Emil Zatopek

Motivation

 

Emil Zatopek is one of the most legendary of runners the world has ever seen.

In honor of his birthday, this September 19. We thought we would share a bit of information about him.

Before the 1952 Olympics, Emil had never ran a marathon. During the games he set Olympic records and thus obviously won the 5k, 10k, and marathon.

Due to his odd running form, he was nicknamed the the “bouncing Czech”. Setting 18 world records, he dominated distance running from 1948 to 1954 when he won 38 10k events in a row and was the first person in history to cover 10,000m in under 29 minutes.

Emil was one of the first athletes to start progressive and structured interval workouts. In his prime he would build to workouts of 10x200m, 40x400m, and 10x200m.

He was also a man of strong character. There is a story that after being visited by Ron Clarke (who never won Olympic gold) in 1968, he provided a gift to him and said “This is for you Ron, not in friendship, but because you deserve it” and not to open it until after they part. Inside was his 10,000 Olympic gold medal from Helsinki.

Quotes:

“Men, today we die a little.”
Emil Zatopek at the start of the 1956 Olympic Marathon.

“Why should I practice running slow? I already know how to run slow. I want to learn to run fast.”

“When a person trains once, nothing happens. When a person forces himself to do a thing a hundred or a thousand times, then he certainly has developed in more ways than physical. Is it raining? That doesn’t matter. Am I tired? That doesn’t matter, either. Then willpower will be no problem.”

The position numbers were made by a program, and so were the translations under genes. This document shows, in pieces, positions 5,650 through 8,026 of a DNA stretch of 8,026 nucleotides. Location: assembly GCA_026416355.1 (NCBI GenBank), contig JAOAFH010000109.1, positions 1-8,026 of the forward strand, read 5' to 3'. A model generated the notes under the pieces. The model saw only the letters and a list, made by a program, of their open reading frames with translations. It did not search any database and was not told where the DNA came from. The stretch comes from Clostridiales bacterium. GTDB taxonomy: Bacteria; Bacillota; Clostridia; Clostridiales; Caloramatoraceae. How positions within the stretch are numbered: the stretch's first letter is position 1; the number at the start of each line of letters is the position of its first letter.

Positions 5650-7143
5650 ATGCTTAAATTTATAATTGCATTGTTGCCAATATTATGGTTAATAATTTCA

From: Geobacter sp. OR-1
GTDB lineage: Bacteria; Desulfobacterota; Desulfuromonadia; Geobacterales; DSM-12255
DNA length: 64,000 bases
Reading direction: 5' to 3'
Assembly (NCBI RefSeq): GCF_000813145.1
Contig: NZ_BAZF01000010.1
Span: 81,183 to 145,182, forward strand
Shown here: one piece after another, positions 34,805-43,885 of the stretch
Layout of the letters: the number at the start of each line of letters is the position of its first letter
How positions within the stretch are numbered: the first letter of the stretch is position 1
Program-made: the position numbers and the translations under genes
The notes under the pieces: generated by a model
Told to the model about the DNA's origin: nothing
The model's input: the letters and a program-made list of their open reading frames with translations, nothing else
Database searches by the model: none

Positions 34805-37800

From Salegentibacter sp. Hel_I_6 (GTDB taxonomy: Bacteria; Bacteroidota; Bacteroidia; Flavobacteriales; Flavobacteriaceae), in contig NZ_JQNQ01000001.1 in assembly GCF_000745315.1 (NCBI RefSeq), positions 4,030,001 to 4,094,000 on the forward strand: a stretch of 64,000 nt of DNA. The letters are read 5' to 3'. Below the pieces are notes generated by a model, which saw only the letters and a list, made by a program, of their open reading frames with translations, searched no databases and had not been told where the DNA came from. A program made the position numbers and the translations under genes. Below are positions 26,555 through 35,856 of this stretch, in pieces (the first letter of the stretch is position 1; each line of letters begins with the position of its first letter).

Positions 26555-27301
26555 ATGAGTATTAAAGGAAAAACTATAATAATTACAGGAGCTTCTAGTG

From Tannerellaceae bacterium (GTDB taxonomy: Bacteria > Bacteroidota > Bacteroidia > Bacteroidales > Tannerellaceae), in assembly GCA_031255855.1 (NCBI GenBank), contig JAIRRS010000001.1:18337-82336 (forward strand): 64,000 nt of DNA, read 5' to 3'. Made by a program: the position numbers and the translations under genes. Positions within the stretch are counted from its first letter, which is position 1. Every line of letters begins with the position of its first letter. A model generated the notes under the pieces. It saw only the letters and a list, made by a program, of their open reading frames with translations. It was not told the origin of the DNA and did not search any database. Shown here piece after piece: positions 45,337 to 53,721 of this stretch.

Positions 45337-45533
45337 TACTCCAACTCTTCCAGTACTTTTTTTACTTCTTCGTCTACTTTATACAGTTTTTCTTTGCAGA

“A runner must run with dreams in his heart, not money in his pocket.”

“To boast of a performance which I cannot beat is merely stupid vanity. And if I can beat it that means there is nothing special about it.”

“What has passed is already finished with. What I find more interesting is what is still to come.”

“There is a great advantage in training under unfavorable conditions. It is better to train under bad conditions, for the difference is then a tremendous relief in a race.”

“If you want to win something, run 100 meters. If you want to experience something, run a marathon.”

“You can’t climb up to the second floor without a ladder….When you set your aim too high and don’t fulfill it, then your enthusiasm turns to bitterness.
Try for a goal that’s reasonable, and then gradually raise it.”

“After all those dark days of the war, the bombing, the killing, the starvation, the revival of the Olympics was as if the sun had come out….I went into the Olympic Village and suddenly there were no more frontiers, no more barriers. Just the people meeting together. It was wonderfully warm. Men and women who had just lost five years of life were back again.”
Emil Zatopek, about the 1948 London Olympics.

Emil Zatopek describes his marathon win at the Helsinki Olympics,
“I was unable to walk for a whole week after that, so much did the race take out of me. But it was the most pleasant exhaustion I have ever known.”

When asked about his tortured expression during races,
Emil Zatopek said, “It is not gymnastics or ice skating you know.”

“There are three things worth living for: American luxury, Japanese women and Chinese food,”
Emil Zatopek said, joking.

“When I was young, I was too slow. I thought I must learn to run fast by practicing to run fast, so I ran 100 meters fast 20 times. Then I came back, slow,slow,slow. People said, ‘Emil, you are crazy. You are training like a sprinter.'”

Emil Zatopek on Interval Training, “Everyone said, ‘Emil, you are a fool!’ But when I first won the European Championship, they said: ‘Emil, you are a genius!'”

“It’s at the borders of pain and suffering that the men are separated from the boys.”

“He does everything wrong but win.”
Larry Snyder, Ohio State track coach, about Emil Zatopek’s contorted style of running.

“Great is the victory, but the friendship is all the greater.”


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